Re. David Laws, yes, he made a mistake. As it happened, he wasn’t claiming more money than he was entitled to, he simply didn’t claim it in the right way which was exacerbated by his desire to keep his sexuality private.

As Allen rightly points out, it’s been a rough week for Labour. We’ve been waiting for the big economic ideas from Balls for 2 years. He keeps telling us that the economy is flat-lining so we were expectant to hear his brave new world. What was it? Well, it was an amazing idea that he was going to stop the cold weather payments to the well off pensioners. Sensible enough but a drop in the ocean and in reality, really difficult to execute which is why the coalition haven’t already done it. How was Balls going to pull this off? He didn’t know!!!

From Darren G

Monday, 10 June 2013

I find our MP's voting pretty usual for a Tory with blinkers.

He will vote to make money at the expense of anything else. Health, workers pay & conditions, enviroment, just anything.

He recons to support Heartbeat a support group for cardiac rehab, yet votes to relax the smoking ban. His excuse, many pubs are closing down because people can't smoke in them. Never thought many normal working people can't afford to use them?

If he is re-elected it goes to show how low our politics has gone.
We need a good, honest working class candidate willing to fight for everyone on an equal basis under the banner of TUSC.

From Eleanor Land

Monday, 10 June 2013

Mr Telford please don't patronise me. It does nothing to further your own argument, it is petty point scoring. The majority of voters have been hit by this governments cuts agenda which they claim is necessary to deal with the deficit. Why then do you expect us to believe that paying their share should drive away the successful, surely they are subject to the same deficit reduction arguments as the rest of us. Or is it that the elite think the rest of us are dim enough to believe the contrary.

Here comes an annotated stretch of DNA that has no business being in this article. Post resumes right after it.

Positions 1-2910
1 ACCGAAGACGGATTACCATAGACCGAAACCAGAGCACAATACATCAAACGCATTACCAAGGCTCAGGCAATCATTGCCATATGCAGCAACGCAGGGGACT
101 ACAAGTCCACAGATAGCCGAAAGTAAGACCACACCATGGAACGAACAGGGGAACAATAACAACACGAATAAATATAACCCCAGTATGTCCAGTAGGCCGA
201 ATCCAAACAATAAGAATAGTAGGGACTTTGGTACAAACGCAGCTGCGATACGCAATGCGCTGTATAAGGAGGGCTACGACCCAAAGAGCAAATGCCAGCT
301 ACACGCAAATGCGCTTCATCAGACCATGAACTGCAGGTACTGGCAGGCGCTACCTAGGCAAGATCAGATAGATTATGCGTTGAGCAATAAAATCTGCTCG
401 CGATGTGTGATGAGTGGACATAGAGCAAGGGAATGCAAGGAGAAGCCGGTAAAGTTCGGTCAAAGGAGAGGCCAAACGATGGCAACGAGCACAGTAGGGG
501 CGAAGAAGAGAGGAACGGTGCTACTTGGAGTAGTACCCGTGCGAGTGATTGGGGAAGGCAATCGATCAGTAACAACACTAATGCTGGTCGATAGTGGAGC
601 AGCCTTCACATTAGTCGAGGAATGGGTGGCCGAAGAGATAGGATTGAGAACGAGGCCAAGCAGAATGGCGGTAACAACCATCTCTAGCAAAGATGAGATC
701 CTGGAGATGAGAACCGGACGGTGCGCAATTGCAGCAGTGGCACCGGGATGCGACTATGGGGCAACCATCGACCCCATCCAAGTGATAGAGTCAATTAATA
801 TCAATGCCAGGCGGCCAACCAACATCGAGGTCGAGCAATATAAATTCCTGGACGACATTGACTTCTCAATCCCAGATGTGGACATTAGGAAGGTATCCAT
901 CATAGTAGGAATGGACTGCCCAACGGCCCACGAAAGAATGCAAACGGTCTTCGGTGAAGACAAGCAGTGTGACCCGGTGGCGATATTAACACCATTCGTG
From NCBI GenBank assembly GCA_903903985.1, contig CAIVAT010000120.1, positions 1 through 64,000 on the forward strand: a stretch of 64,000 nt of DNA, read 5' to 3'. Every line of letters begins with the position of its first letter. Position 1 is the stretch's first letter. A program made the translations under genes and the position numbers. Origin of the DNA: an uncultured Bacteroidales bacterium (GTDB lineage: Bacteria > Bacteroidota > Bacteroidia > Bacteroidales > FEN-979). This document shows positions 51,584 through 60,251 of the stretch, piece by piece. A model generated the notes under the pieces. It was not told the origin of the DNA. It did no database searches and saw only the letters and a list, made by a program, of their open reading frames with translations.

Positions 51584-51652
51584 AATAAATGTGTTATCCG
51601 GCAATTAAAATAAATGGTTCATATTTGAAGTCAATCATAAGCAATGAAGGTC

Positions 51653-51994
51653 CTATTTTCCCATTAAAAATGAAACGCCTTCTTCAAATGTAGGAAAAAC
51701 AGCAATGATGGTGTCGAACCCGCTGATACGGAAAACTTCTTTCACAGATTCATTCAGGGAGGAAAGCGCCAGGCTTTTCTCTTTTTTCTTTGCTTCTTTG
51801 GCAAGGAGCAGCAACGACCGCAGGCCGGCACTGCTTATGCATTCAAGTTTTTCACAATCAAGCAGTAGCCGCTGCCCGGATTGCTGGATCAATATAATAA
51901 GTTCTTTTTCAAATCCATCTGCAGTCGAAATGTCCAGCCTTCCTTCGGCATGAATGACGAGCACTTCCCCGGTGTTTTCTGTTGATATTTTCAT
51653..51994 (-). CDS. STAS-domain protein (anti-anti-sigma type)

I find your attempt to paint me as intellectually feeble enough to be swayed by spin from any party or TV programme particularly pathetic.

No doubt you are a 50p tax payer who is reluctant to to play your part in reducing the deficit.

As for Laws, he lied about his expenses and should have been kicked out, instead he has been rewarded for lying. If he was a benefit cheat he would have been doing time. Lib Dem pragmatism is formed from a desire for power, if principles and promises have to be ditched on the way it is no problem to the likes of Clegg and dodgy Laws. Their real problems will come at the ballot box in 2015, as voters now know they are not to be trusted on anything.


From Graham Barker

Monday, 10 June 2013

I don't want to get involved in wearisome party political tit for tat, but this article is worth reading. It discloses that the tax rate that maximises revenue without scaring the horses is 48 per cent.

From David Telford

Tuesday, 11 June 2013

Eleanor, I don't suggest you are intellectually feeble enough to be swayed by spin. Moreover, that argument is put forward by the spin machine for Labour and I'm sure you are no more likely to be taken in by it than me.